Robert Lofton examines the importance of political awareness and action.


A surprise encounter with a forgotten old book has reminded me how important it is to care about politics.

I found it on a shelf in the Jung-Kellogg Library, as I searched for a biography on an obscure president.

I needed a non-fiction book for a presentation, and I thought it might be interesting to read about someone who was not part of most people’s common knowledge.

The book I found was on President William Howard Taft’s time in office, and I was certain that in Taft I had found an obscure president.

Nonetheless, it was hard to believe when the librarian informed me that I was the very first person to check out the book, which had been published in 1973.

I turned over the implications of this unloved volume for the rest of the day.

Do people realize that Taft actually is important, that he stood for a set of beliefs that is still competing in the marketplace of ideas today?

Do people really even care about politics anymore?

As a teen, I gave no thought to such seemingly unreachable and unchangeable things.

Many people I spoke with thought the same way. They believed their one vote didn’t matter, or they had more immediate things to be concerned with or that what took place in Washington didn’t affect them that much.

It seems that now, even as younger voters appear to be getting more involved, many Americans still feel this way.

According to an ABC article, only 57.5 percent of all eligible voters turned out for the 2012 presidential election.

The Bipartisan Policy Center has published several reports and a body of statistics that goes into more detail on the election.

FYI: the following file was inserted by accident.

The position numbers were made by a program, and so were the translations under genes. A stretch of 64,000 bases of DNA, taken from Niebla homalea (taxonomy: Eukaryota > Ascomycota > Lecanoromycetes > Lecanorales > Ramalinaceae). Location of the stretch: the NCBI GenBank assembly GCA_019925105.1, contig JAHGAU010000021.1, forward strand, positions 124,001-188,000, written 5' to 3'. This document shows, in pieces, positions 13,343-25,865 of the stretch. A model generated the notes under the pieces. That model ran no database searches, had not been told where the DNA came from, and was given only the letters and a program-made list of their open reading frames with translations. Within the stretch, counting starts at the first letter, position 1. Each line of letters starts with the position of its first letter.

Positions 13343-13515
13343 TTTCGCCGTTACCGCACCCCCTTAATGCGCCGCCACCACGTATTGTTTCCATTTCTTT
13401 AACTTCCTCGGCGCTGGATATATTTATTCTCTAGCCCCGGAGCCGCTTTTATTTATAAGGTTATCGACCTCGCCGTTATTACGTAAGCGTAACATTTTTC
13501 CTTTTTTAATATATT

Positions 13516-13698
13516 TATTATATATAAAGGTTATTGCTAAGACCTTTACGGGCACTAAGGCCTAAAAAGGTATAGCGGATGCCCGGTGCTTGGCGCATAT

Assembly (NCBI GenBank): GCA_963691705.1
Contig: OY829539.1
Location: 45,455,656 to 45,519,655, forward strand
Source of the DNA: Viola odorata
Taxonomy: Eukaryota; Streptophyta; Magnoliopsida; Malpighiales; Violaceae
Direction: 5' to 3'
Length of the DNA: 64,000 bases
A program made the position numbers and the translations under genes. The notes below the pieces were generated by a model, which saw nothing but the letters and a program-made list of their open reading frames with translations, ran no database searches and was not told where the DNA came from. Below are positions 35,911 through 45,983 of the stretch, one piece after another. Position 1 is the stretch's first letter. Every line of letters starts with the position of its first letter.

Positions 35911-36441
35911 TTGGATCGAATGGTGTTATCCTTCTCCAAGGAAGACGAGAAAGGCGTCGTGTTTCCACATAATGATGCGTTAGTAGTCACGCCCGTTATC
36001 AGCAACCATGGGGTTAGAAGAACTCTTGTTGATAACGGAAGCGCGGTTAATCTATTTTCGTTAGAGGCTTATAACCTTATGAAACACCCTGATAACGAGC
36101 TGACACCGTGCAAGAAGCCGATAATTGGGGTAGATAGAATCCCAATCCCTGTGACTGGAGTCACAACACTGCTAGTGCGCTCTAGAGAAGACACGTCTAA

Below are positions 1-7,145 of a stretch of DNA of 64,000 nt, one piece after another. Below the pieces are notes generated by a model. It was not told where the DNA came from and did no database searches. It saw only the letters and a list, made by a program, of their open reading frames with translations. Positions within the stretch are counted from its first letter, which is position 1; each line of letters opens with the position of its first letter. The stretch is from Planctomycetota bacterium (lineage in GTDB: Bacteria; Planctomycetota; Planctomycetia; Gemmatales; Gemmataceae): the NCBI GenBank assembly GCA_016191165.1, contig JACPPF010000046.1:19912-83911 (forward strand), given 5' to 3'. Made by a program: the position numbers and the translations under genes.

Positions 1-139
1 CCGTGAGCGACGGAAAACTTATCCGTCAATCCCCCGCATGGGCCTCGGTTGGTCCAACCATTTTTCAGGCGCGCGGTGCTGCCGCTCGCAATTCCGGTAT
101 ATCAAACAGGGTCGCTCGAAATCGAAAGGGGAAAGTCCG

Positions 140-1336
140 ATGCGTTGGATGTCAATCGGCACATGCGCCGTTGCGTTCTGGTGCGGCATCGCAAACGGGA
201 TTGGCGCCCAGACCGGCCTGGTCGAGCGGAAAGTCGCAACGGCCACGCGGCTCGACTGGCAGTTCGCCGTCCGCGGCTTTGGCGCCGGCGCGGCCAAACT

According to the BPC report, individual states also had a generally poor voter turnout, and, the gap between the number of eligible voters and the number who actually voted seems to have widened over the past few years.

The apathy extends beyond simply voting in elections, though.

A Pew Internet study published in 2009 reveals that a somewhat small percentage of voting-age people in the U.S. were involved in politics through other avenues, such as attending meetings or rallies or contacting representatives.

Having been the sort of person who doesn’t want to get involved, I understand the aversion that Americans have for political activity and voting.

But if we don’t care what happens to our nation, who else will.

It is our right to have a say in how our government is run, and if we don’t use that right, we will lose it.

It would be foolish of us to think that America is somehow special, that it will forever continue to exist in freedom and democracy without the efforts of its citizens.

No other democracy in history has lasted forever.

So even if it isn’t easy, or you think that your one vote doesn’t matter, or you feel like Washington, D.C. is too distant for it to matter, don’t throw away your right.

Vote. Get involved. Do whatever you can to have an impact.

You may not radically change the nation, but you will help keep the freedom we love alive.